Eating sustainable meat is also about eating the whole animal: offal, odd cuts, etc. If you can only get hanger steak out of a cow, imagine how many cows have to be slaughtered to meet that demand. Buying odd cuts lets you experiment and instills creativity in your cooking- and the butchers themselves often have great ideas for preparing them. Regardless of what you’re preparing, though, keep one thing in mind: The higher quality the meat, the less you have to do to it. Keep it simple if you want to taste it for what it is.
In the class, we broke down and frenched racks of lamb, spatchcocked (yes, it’s a word) and tore down chickens, made cutlets out of pork (sirloin end?) and learned how to properly tie roasts. After demo-ing and doing some hands-on-work, Suzi’s crew gathered all the animal parts and showed us how to cook them simply. The result was a gathering of meats that made me full and happy.
After drowning ourselves in lamb, pork, beef, and chicken, we finished it off with a candied bacon ice cream (you heard me). We were then each given a copy of Fleisher’s “Guide to Well-Raised Meat” as well as a Victorinox boning knife. Josh Applestone autographed our books with”Eat more veggies!”
For all of you NYC’ers looking to try Fleishers’ products without schlepping to Kingston, worry not: They’re opening a brooklyn shop in the next week or two.
I used to be friends with a woman who was a nutritionist by profession. She was a nice person, but pretty uptight. She once told me I had to break my emotional connection with food. Admittedly, my food follies as of late have been calorically supercharged, but that’s what exercise is for right?
I haven’t thought about what she said to me for a few years, but looking at the picture above brings it back to me. I get what she was saying, but it was inherently maligned. People who rely on food as an emotional crutch have problems that need treatment. But food is inherently about an emotional connection.
Sustenance aside, cooking for someone is about providing for them. It’s more symbolic than it was in caveman times, but the action of creating food for someone and sharing it with them is a core example of the human experience on a basal, altruistic level. Eating food elicits feeling of happiness because of that shared connection. It becomes a memory, and brings up past, similar memories.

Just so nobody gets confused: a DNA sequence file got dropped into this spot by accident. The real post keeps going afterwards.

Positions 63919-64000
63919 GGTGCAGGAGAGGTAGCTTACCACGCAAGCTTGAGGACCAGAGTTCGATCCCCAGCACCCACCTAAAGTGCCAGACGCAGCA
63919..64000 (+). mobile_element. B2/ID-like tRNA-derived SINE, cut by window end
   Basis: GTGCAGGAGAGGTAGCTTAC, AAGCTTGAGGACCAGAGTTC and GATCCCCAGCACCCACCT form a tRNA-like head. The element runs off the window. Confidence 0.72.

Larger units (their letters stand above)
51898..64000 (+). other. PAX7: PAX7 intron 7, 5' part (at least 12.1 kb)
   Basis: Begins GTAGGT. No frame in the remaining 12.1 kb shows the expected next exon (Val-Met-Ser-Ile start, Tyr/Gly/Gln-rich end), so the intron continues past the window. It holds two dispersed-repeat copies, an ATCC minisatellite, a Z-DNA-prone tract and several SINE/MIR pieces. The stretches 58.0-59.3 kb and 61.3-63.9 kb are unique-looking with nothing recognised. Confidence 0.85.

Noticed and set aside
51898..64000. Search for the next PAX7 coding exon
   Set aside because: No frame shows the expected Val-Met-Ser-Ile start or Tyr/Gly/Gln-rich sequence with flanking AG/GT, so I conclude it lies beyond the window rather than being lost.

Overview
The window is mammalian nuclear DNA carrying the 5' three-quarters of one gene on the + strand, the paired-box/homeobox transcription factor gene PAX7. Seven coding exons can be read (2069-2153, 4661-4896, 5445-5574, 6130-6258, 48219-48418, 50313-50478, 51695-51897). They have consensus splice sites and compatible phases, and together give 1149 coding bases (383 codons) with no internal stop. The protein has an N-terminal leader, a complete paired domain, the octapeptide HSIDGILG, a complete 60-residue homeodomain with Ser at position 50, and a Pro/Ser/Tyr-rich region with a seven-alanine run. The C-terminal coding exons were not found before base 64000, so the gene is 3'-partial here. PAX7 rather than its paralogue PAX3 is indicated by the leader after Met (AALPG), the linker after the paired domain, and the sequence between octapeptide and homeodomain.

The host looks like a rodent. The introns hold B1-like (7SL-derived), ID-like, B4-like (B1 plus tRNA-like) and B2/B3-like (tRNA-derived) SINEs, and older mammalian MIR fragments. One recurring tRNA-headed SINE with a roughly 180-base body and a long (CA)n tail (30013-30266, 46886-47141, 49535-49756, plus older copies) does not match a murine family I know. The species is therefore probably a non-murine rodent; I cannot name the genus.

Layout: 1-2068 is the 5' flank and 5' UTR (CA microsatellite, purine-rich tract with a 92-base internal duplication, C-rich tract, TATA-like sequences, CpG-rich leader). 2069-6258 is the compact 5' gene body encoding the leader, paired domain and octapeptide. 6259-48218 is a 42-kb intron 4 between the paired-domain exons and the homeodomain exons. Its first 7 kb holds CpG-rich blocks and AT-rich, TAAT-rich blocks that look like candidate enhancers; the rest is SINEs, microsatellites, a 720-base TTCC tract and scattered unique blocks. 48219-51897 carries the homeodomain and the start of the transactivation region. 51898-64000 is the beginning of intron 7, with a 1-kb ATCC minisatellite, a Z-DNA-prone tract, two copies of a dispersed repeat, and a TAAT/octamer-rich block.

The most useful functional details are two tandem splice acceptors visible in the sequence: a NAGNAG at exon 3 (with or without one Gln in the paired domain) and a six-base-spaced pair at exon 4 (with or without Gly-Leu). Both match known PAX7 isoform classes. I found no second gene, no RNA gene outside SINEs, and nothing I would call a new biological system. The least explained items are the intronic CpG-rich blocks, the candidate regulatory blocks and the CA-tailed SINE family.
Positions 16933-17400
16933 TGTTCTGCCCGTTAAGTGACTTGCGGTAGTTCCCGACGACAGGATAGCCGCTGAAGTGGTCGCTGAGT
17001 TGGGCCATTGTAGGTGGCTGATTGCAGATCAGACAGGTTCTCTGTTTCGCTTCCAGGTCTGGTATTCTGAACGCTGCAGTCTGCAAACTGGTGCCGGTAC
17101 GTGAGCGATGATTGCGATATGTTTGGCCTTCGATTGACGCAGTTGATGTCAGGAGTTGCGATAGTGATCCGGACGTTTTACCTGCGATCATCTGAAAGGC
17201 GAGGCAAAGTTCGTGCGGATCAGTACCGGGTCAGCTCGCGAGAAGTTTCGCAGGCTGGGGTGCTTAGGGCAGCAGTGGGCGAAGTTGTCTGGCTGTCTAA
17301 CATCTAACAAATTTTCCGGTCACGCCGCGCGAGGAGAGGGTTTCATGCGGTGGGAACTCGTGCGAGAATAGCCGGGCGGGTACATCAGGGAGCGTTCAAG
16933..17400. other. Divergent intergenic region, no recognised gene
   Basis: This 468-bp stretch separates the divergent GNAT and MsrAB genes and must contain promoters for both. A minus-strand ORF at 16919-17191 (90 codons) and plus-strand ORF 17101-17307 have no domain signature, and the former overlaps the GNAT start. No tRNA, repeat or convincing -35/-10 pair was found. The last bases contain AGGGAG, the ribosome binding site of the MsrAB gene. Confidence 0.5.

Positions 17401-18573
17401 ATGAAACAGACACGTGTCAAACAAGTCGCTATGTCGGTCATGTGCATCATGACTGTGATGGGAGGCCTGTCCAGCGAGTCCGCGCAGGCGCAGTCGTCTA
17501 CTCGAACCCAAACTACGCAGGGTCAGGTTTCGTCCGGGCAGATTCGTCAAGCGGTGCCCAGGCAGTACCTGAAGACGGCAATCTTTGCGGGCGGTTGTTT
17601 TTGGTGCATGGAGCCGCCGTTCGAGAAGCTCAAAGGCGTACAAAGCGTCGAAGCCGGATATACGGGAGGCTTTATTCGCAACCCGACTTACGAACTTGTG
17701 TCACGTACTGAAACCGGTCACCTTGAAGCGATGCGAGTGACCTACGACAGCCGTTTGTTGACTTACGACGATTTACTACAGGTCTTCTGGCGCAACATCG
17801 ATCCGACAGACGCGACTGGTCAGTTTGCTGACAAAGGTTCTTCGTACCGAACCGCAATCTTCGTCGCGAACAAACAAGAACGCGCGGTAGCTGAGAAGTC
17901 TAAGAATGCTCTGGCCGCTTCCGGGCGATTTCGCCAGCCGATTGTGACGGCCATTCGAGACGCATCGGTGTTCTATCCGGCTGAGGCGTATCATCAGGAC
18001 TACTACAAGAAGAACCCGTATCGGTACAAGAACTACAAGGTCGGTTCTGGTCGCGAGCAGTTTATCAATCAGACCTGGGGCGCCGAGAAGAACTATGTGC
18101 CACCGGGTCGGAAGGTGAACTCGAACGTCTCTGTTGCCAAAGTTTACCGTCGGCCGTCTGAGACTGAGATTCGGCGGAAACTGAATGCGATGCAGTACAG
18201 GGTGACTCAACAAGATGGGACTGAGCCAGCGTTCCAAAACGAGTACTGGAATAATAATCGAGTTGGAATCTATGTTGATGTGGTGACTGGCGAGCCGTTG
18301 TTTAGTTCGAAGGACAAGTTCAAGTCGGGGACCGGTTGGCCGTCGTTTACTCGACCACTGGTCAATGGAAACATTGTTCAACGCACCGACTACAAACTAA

What’s my emotional connection to the awesome looking burger? Aside from being freakin’ delicious, it was made by a good friend, Tadashi Ono.
Tadashi is the executive chef at Matsuri. As a Japanese chef who learned his chops in a traditional french kitchen, he’s an artist whose ability to created beautiful, interesting food is steeped in an organic, heartfelt love of creating food for others to enjoy.
I met Tadashi when he came on as head chef at my parents’ restaurant, La Caravelle (now closed). He came on in the mid 90′s and unleashed a fusion of japanese ingredients in a traditional french setting before it became an overdone fad. It was inventive, not gimmicky. He created some of the best food to ever come out of that kitchen, and it was a joy for my brothers and I to eat there whenever we could.
The burger in question comes from Tadashi’s new book: The Japanese Grill. It’s full of simple, delicious, Japanese grill recipes that are perfect for the summer. At a glance, the burger looks pretty normal. Hell, it even looks overcooked. It’s not. Tadashi invited me to Matsuri for a cooking session and used it to show off a few awesome dishes from the new book, including the burger.
The secret to that burger is as follows: It’s a mixture of ground pork,beef (the fresher the better, duh), panko soaked in milk, onion, soy sauce, and sesame oil. Check out the recipe here.
Pretty large patties are formed with a divot in the middle. when you hit it on the grill rack, the pork fat renders, and it plumps up.
To add nutritional insult to injury, a pat of butter on top of the burgers while they are finishing up adds a simple decadence to it. Slap the burger on a lightly-grilled Brioche bun, and you’re almost done.
Normal ketchup won’t do. Instead, Tadashi iterates and combines it with a popular japanese condiment, Wasabi.
Together, it’s a fantastic combination. The burger is juicy and fatty, despite being cooked medium due to the pork content (not that I have a problem with medium-rare pork). The wasabi ketchup offers a refreshing antithetical kick that brings everything together.
The best part of watching the burger take shape was watching Tadashi himself. He exudes a heartfelt love of the craft; it speaks to his emotional connection to the creation and sharing of food.
Tadashi reminds me of the importance of having that emotional connection. It’s cultural and inherently human to do so. As far as I’m concerned, that once-friend of mine was as wrong as ever. She has repressed her connection to something that brings us all together, and that makes me sad for her. If proving her wrong means gaining a few lbs around the middle, so be it.